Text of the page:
I bit the bullet, rather, took a bearded axe to the face and bought Assassins Creed Valhalla over the holidays, and it’s officially my Christmas game of the year.
What does that mean? For the past five years or so I end up playing a title to death due to some downtime, with titles such as Persona 5, Death Stranding and more being in the Hall of Fame.
This year I had expected it to be Cyberpunk 2077, but I’ve already finished it. Granted, not 100%, but a satisfying conclusion to the story, maxed-out street cred and more. You can read the Cyberpunk 2077 review here.
Assassins Creed Valhalla PS5 Review
A couple of years back, Assassin’s Creed: Odyssey was my Christmas game, and I smashed it over a couple of weeks. In just over a week, I’ve managed to finish the core story and missions in Assassins Creed Valhalla, and this is my assessment.
It’s familiar territory once again as we enter the animus and play the role of a historic assassin from a beloved era. This time around it’s the Viking period as it draws influence from the likes of Ragnar Lodbrok (whichever way you choose to spell it) to Norse mythology such as Odin and Thor.
You play Eivor who can either be a male or female character. After the joy it was to play Kassandra in AC: Odyssey, I opted to play the female version, but about three hours in, switched to the male as I wanted a custom beard. Yeah, that shallow.
Interesting to note; you can swap back and forth from the menu whether you wish to play as a male or female as it doesn’t impact the storyline like the siblings in the Greek saga. Regardless, you can woo male or female characters no matter, so if you’re in it for the romance, fear not as there are no restrictions.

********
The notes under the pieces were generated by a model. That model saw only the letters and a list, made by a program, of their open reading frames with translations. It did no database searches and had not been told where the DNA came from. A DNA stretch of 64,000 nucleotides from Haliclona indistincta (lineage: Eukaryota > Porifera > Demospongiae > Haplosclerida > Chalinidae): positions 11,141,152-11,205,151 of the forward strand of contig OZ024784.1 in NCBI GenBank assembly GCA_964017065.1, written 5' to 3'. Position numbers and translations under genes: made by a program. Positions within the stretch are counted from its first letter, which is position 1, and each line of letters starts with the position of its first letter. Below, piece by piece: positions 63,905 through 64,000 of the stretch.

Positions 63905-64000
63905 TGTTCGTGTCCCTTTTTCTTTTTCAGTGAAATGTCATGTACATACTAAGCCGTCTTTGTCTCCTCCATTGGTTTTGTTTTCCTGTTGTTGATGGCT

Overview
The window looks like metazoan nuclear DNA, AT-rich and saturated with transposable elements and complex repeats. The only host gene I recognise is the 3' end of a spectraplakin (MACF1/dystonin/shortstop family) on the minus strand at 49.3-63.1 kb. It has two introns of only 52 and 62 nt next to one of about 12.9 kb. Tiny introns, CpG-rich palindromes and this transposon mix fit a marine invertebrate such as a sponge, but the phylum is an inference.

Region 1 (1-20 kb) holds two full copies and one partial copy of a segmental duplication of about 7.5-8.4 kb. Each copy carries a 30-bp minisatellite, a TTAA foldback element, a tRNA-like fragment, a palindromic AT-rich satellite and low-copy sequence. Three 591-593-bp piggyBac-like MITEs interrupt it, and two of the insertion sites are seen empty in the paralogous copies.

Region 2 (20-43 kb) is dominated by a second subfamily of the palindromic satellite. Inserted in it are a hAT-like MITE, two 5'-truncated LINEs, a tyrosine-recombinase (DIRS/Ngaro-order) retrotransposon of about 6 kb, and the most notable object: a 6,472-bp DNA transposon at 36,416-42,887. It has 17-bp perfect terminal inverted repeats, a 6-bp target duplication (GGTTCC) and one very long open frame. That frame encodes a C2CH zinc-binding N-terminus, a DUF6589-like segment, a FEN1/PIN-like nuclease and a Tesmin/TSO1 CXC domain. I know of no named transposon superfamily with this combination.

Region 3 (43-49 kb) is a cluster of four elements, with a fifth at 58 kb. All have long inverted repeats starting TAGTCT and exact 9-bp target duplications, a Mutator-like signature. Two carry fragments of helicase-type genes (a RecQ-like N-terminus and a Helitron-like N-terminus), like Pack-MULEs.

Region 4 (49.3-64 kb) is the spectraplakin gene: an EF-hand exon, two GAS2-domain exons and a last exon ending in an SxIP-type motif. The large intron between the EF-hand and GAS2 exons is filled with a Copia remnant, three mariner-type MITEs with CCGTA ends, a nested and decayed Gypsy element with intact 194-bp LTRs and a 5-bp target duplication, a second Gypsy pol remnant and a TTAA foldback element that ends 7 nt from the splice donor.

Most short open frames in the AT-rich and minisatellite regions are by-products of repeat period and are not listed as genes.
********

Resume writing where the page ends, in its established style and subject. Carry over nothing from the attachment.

The gist of this story is about expansion. With King Harald unifying the Northmen and making battle-hardened warriors redundant, Eivor and his Raven clan head to England to meet up with the sons of Lodbrok; the goal to set up shop and reap the rewards of the Anglo-Saxon land.
As Assassins Creed Valhalla is set in the 9th century, the two opposing orders in the series are steadily finding their place in society; the Order of Ancients rearing their head once more. Without going too much in-depth to the story, revealing the plot, Eivor learns assassin traits like assassinations, leap of faiths and locating mystical artefacts.
Shifting from the story to the gameplay, the assassin element remains, but a new mechanic is introduced in raids. Either command a crew in your longship and raid from the water’s edge or sneak into an abbey or similar and blow your horn to call them in.
Raids source materials to develop your settlement; building all manner of buildings that improve your stats but allow for levelling up equipment, getting haircuts and tattoos and customising your horse and raven, Synin.
By The Power Of Valhalla
Expanding your base is a steady process, but I binged on it to level up Eivor. Assassins Creed Valhalla is initially quite stingy on XP, and I found the best way to level up, or improve your ‘power’, was to uncover mysteries in the game.
These are little skits that play on historical characters and events that usually take a few minutes to do, but they’re quite generous of XP. When levelling up, you can expand on a vast skill tree that focuses on melee builds, ranged attacks and stealth tactics.
It takes an age to raise your power, but you can select various perks that increase your stats or add passive abilities or similar such as stomping on an enemy to slowing down time with an evasive technique. Your power level also determines the challenges in the game, and each area has a recommended level.
Though you can attempt an area when under levelled, it’s not advised, unless you’re looking to secure all the viewpoints to uncover the map early and sneak in and out of an area where you can be killed with one hit.
No More Jack Of All Trades
Weaponry in Assassins Creed Valhalla is a little more simplified, and I think that I prefer this method. Weapons are limited to the likes of daggers, spears, axes and swords that vary from one hand to two-hand or even dual-wielded where you can swap out an offhand weapon on the fly.